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Suppose we have a class like this:

public class xx {

    public interface Foo<T> {
        T getValue();
        void setValue(T value);
    }

    public void resetFoos(Iterable<Foo<?>> foos) {
        for (Foo<?> foo : foos)
            foo.setValue(foo.getValue());
    }
}

It will fail to compile even though intuitively it seems like it "should":

xx.java:10: setValue(capture#496 of ?) in xx.Foo<capture#496 of ?> cannot be applied to (java.lang.Object)
        foo.setValue(foo.getValue());

The reason is that foo does not have a bound generic type, so the compiler doesn't "know" that the output of foo.getValue() is compatible with the input of foo.setValue().

So to fix this you have to create a new method just for the purpose of binding the generic type parameter in the for() loop:

public class xx {

    public interface Foo<T> {
        T getValue();
        void setValue(T value);
    }

    public void resetFoos(Iterable<Foo<?>> foos) {
        for (Foo<?> foo : foos)
            this.resetFoo(foo);
    }

    // stupid extra method here just to bind <T>
    private <T> void resetFoo(Foo<T> foo) {
        foo.setValue(foo.getValue());
    }
}

This has always annoyed me. Plus, it seems like there can be a simple solution.

My question: Is there any "good" reason why the java language shouldn't be extended to allow generic type declarations on variable declarations? For example:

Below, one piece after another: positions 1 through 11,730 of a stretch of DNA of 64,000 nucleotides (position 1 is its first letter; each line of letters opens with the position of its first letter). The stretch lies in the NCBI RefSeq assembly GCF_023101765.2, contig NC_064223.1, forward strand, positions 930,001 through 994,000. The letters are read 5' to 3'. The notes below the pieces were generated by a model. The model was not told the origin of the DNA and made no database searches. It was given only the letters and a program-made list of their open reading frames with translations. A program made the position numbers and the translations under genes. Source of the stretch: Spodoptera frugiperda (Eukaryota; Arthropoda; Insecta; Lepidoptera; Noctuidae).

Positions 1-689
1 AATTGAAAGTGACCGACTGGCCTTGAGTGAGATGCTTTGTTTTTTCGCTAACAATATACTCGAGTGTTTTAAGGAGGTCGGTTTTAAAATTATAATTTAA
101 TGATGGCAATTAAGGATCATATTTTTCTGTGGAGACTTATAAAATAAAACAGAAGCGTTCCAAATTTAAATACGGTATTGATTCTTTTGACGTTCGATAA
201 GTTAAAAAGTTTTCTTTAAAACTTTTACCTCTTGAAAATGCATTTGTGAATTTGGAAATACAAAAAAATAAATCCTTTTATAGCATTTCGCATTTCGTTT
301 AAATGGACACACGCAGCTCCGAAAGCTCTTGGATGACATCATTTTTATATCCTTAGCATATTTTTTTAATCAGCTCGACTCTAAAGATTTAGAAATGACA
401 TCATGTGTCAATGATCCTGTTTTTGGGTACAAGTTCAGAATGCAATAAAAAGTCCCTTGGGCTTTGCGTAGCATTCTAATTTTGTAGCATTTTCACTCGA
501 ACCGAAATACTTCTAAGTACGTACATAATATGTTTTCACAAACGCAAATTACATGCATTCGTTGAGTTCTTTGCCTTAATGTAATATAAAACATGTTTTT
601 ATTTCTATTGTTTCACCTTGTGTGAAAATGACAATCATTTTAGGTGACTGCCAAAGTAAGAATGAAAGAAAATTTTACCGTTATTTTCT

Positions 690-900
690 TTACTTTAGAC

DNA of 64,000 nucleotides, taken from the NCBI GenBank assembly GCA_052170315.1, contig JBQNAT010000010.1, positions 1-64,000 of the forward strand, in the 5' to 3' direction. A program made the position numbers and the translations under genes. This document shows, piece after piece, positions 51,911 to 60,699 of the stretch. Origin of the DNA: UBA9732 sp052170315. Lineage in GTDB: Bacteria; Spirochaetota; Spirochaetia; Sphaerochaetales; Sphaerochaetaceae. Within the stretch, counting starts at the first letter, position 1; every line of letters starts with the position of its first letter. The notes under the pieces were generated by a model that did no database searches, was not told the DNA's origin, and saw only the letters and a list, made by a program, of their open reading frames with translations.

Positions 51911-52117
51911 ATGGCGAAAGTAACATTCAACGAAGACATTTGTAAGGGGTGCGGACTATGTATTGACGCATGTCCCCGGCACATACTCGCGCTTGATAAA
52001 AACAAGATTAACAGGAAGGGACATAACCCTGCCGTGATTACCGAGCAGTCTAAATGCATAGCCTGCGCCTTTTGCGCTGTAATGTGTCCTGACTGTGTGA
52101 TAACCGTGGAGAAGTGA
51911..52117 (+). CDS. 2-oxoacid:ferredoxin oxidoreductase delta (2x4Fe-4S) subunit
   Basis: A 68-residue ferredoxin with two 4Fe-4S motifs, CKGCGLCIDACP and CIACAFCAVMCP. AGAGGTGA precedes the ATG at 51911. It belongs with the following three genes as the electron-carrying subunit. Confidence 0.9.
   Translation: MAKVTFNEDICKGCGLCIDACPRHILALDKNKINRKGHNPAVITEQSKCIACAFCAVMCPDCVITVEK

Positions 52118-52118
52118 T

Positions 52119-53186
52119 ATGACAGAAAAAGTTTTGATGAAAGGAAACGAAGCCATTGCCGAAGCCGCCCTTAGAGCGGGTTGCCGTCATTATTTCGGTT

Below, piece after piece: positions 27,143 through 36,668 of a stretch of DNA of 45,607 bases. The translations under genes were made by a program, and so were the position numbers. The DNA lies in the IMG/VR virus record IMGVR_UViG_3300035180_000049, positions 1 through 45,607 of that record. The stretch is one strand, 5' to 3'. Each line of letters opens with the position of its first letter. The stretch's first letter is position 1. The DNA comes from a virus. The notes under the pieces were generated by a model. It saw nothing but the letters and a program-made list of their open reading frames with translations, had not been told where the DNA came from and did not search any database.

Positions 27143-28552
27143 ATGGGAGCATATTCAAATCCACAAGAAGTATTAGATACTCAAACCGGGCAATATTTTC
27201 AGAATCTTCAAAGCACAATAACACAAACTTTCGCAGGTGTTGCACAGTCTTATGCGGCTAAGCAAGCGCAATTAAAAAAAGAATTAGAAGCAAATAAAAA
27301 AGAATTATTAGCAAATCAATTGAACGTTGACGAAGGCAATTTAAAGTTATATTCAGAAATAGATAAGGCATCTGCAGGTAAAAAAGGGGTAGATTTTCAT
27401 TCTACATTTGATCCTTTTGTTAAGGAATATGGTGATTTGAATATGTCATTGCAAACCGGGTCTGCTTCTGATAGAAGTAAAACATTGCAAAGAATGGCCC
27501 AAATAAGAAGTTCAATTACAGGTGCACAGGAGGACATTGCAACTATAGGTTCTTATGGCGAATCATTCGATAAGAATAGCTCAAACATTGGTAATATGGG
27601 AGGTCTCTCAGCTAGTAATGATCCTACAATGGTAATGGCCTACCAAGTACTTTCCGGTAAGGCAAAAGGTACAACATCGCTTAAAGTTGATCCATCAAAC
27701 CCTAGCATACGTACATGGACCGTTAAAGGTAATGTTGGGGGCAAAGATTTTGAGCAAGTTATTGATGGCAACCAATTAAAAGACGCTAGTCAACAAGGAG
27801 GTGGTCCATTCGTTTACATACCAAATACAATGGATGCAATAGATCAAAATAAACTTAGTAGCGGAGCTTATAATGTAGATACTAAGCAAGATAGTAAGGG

public class xx {

    public interface Foo<T> {
        T getValue();
        void setValue(T value);
    }

    public void resetFoos(Iterable<Foo<?>> foos) {
        for (Foo<?> foo : foos) {
            final <T> Foo<T> typedFoo = foo;
            foo.setValue(foo.getValue());
        }
    }
}

or, more concisely in this case of a for() loop:

public class xx {

    public interface Foo<T> {
        T getValue();
        void setValue(T value);
    }

    public void resetFoos(Iterable<Foo<?>> foos) {
        for (<T> Foo<?> foo : foos)
            foo.setValue(foo.getValue());
    }
}

I'm wondering if some compiler wizard can explain why this would either be too hard, or can (and should) be done.

EDIT:

In response to this suggested solution:

public <T> void resetFoos(Iterable<Foo<T>> foos) {
    for (Foo<T> foo : foos) {
        foo.setValue(foo.getValue());
    }
}

This method signature doesn't allow Foos with various generic types to be reset together. In other words, trying to pass in an Iterable<Foo<?>> causes a compile error.

This example demonstrates the problem:

public static class FooImpl<T> implements Foo<T> {

    private T value;

    public FooImpl(T value) { this.value = value; }

    @Override public T getValue() { return value; }

    @Override public void setValue(T value) { this.value = value; }
}

public static <T> void resetFoos(Iterable<Foo<T>> foos) {